In a strongly worded decision, a state judge Friday struck down Pennsylvania’s 2012 law requiring voters to produce a state-approved photo ID at the polls, setting up a potential Supreme Court confrontation that could have implications for other such laws across the country.
Commonwealth Court Judge Bernard L. McGinley ruled that the law hampered the ability of hundreds of thousands of qualified Pennsylvanians to cast their ballots, falling most heavily on elderly, disabled and low-income residents, and that the state’s reasons for enacting the law — that it was needed to combat voter fraud — was unsupported by the facts.
“Voting laws are designed to assure a free and fair election,” the judge wrote in his 103-page decision. “The Voter ID law does not further this goal.”
In addition, McGinley ruled, the state’s $5 million education campaign to explain the law had been full of misinformation that has never been corrected. He also said the free IDs that were supposed to be made available to those without a driver’s license or other approved photo identification were difficult and sometimes impossible to obtain.
Opponents of voter IDs called the ruling a “devastating indictment” of the Pennsylvania law.
The case is expected to go to the state Supreme Court.
Gov. Tom Corbett declined to comment, saying he had not reviewed the ruling. His lawyer, James Schultz, said they could seek a review by the full Commonwealth Court or appeal directly to the state Supreme Court.
Attorney General Kathleen Kane, a Democrat who helped represent Corbett and other state defendants, said she was waiting for a signal from the governor’s office on a possible appeal.
As in other states that have passed similar voter ID laws in recent years, Pennsylvania’s law was spearheaded by Republican legislators and signed by a Republican governor, in Pennsylvania’s case without any Democratic legislative support. McGinley is a Democrat.
Supporters of the law have said it is needed to make sure the person who casts the ballot is the person who is registered to vote.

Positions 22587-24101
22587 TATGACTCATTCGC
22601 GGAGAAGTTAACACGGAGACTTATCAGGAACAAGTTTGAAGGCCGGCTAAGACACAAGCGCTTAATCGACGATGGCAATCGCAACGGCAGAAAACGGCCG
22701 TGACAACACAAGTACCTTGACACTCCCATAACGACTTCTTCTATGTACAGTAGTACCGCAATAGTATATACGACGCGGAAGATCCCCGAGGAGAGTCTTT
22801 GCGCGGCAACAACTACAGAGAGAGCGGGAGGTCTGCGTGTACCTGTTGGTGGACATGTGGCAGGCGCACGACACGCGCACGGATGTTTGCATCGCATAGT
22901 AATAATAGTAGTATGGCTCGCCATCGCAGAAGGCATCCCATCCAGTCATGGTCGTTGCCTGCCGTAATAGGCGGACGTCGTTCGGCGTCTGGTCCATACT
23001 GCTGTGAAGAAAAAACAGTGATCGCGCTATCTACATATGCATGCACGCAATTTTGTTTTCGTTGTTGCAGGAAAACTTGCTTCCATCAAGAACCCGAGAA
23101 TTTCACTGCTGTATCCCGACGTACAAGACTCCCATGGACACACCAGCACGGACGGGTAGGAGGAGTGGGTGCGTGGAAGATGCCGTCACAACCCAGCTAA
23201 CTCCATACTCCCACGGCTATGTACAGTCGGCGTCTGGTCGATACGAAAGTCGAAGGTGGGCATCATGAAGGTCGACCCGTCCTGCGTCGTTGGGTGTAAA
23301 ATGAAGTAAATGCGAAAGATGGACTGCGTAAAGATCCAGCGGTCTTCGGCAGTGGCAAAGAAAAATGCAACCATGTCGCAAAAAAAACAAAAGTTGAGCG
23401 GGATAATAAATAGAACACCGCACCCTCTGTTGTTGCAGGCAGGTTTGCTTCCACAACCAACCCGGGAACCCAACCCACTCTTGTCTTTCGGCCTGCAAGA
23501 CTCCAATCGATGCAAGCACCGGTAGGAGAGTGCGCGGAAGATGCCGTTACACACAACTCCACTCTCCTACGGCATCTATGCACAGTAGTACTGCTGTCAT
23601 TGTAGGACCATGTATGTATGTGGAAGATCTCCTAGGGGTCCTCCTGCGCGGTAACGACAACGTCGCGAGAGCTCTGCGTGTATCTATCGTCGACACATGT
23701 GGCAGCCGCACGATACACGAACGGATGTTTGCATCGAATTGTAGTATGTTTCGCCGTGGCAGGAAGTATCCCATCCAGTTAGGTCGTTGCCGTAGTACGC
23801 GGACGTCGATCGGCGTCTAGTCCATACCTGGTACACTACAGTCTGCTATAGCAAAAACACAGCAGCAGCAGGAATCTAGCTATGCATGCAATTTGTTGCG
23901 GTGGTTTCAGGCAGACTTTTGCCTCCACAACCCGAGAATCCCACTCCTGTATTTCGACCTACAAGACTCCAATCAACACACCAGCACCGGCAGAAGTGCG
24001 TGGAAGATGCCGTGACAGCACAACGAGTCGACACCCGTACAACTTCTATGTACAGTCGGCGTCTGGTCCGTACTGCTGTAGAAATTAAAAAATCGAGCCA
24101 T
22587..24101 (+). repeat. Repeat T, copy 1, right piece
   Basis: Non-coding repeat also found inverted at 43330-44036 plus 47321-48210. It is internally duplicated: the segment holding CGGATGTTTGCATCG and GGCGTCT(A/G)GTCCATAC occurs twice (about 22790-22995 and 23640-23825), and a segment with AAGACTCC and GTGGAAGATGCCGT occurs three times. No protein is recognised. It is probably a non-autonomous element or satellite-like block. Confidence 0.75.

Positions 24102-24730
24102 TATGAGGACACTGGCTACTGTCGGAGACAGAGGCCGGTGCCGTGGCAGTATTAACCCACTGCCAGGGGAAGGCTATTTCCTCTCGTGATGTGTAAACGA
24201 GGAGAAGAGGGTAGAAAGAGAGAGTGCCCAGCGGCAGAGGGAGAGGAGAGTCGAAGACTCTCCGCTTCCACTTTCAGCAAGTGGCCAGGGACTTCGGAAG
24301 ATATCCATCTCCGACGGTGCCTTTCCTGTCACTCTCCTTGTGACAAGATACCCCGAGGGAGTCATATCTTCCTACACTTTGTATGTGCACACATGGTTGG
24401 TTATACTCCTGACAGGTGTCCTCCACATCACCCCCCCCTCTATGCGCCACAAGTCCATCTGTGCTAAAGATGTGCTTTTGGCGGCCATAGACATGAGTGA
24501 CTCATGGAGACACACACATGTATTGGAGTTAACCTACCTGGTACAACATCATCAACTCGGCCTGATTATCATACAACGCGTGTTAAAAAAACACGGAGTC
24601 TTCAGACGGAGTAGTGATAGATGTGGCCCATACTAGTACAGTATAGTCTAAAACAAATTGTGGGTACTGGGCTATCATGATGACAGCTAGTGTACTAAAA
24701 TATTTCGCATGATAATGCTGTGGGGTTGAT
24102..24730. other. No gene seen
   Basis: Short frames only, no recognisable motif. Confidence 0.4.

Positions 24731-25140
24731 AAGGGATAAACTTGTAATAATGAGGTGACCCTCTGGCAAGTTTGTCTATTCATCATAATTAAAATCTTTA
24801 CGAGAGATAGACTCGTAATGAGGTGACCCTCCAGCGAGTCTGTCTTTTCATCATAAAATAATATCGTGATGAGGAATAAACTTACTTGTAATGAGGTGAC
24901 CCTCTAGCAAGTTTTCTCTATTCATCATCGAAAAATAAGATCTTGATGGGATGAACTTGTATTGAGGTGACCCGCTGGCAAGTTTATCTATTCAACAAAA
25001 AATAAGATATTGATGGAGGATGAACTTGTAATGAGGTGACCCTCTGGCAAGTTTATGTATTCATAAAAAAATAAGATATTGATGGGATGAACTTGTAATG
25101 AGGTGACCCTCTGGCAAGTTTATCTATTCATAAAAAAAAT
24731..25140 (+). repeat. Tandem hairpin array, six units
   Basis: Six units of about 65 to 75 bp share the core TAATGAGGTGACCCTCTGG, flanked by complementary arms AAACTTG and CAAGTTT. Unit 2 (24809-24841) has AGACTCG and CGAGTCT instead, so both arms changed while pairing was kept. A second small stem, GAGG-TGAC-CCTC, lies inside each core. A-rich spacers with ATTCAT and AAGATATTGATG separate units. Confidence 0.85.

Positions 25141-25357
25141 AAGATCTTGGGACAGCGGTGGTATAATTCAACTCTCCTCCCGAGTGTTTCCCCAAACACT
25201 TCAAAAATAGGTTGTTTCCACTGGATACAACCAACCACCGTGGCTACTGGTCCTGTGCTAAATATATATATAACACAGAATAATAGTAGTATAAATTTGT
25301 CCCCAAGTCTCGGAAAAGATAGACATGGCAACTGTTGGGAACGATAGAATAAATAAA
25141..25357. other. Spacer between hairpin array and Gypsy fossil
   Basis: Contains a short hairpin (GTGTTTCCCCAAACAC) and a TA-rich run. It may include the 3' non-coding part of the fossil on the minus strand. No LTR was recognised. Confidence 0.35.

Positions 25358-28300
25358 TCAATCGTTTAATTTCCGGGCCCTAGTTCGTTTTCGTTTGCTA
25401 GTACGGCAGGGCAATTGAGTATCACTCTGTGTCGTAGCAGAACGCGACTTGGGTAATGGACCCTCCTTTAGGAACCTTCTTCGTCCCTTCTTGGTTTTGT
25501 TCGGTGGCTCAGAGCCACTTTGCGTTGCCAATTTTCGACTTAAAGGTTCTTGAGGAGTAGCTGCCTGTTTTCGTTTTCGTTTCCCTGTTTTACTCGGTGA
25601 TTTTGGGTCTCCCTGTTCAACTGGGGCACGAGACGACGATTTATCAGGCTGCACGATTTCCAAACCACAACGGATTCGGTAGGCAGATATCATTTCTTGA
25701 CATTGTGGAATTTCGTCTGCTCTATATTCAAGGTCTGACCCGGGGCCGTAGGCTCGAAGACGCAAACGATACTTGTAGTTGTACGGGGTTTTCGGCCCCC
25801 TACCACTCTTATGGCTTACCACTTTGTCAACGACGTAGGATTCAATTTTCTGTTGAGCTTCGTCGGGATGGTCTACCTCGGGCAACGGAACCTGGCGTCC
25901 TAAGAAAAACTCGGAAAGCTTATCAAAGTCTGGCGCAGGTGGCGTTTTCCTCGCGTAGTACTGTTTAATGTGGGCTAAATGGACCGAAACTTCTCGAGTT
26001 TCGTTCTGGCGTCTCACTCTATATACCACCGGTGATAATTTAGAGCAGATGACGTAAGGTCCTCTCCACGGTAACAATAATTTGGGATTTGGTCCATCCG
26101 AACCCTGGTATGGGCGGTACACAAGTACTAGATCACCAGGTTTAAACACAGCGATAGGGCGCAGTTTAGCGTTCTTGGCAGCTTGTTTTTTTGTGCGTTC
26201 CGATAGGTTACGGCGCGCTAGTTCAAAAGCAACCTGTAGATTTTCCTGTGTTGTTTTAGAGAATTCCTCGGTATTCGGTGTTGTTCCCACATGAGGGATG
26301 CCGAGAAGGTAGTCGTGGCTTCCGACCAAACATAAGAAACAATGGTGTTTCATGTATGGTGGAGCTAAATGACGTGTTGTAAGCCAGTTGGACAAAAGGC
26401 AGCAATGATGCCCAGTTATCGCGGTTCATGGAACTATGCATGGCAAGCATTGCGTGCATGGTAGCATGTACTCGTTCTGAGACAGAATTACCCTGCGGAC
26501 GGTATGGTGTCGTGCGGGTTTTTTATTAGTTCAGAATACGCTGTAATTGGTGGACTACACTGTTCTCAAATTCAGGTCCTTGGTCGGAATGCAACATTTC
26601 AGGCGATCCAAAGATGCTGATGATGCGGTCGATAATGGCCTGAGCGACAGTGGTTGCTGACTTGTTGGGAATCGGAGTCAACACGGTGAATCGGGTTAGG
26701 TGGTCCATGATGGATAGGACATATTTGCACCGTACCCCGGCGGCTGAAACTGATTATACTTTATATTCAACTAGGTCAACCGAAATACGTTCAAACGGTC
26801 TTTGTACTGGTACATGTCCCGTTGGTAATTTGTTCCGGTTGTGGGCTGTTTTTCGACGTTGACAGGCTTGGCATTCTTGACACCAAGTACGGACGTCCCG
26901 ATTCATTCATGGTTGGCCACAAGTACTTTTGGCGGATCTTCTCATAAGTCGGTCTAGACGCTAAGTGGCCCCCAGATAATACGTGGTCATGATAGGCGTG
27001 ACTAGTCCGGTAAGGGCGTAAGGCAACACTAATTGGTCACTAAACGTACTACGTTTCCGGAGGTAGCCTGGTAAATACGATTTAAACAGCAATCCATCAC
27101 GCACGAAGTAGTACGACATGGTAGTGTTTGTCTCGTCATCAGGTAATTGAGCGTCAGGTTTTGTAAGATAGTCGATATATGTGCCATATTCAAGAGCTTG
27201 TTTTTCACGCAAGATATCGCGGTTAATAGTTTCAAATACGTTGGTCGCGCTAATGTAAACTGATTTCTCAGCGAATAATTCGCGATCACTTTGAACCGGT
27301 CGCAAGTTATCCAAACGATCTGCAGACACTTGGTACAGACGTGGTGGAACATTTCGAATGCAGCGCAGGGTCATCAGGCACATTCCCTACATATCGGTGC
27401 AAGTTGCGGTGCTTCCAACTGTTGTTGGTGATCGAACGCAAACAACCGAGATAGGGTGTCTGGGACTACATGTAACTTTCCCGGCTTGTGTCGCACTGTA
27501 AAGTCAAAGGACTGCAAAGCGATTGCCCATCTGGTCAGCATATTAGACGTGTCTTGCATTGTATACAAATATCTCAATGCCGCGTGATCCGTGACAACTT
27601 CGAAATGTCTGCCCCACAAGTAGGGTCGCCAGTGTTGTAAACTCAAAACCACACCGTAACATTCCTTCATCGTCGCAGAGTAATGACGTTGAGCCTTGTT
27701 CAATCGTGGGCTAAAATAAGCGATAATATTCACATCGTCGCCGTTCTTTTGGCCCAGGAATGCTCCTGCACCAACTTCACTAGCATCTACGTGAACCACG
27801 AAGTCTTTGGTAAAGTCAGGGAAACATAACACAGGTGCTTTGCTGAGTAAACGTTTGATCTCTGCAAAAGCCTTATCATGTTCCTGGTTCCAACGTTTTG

Opponents contend that such fraud is rare — in Pennsylvania’s case, the state could not point to a single such incident — and that the laws are actually intended to suppress Democratic turnout, since those who do not possess a state-approved photo ID are more likely to be in groups that tend to vote Democratic.
“The type of problem that is addressed by voter ID laws is virtually nonexistent, which does raise the question of why they are passing these laws,” Witold Walczak, legal director of the ACLU of Pennsylvania, said after Friday’s ruling. “And the answer is that it is a voter suppression tool.”
Proponents of voter ID laws, which are being challenged in courts across the country, had pointed to a 2008 U.S. Supreme Court decision that upheld Indiana’s voter ID law, many of whose provisions are similar to Pennsylvania’s. That case, though, had been fought in federal courts. Pennsylvania’s case was in state court.
Wendy R. Weiser, director of the Democracy Project at the Brennan Center for Justice, said the two cases also differed in the facts that were considered. The Indiana case involved a law that had not yet begun to be implemented, while the Pennsylvania case was able to point to the actual impact of the law’s initial rollout, particularly the ability of voters to get the free, state-issued photo IDs before they can vote.
“The court really looked at the actual impact of the law,” Weiser said. “Some of the past decisions have come without doing a real, close look at the impact. The issue is how they affect people in practice, not in theory. And in practice, it turns out that a significant number of people can’t get the photo ID they need.”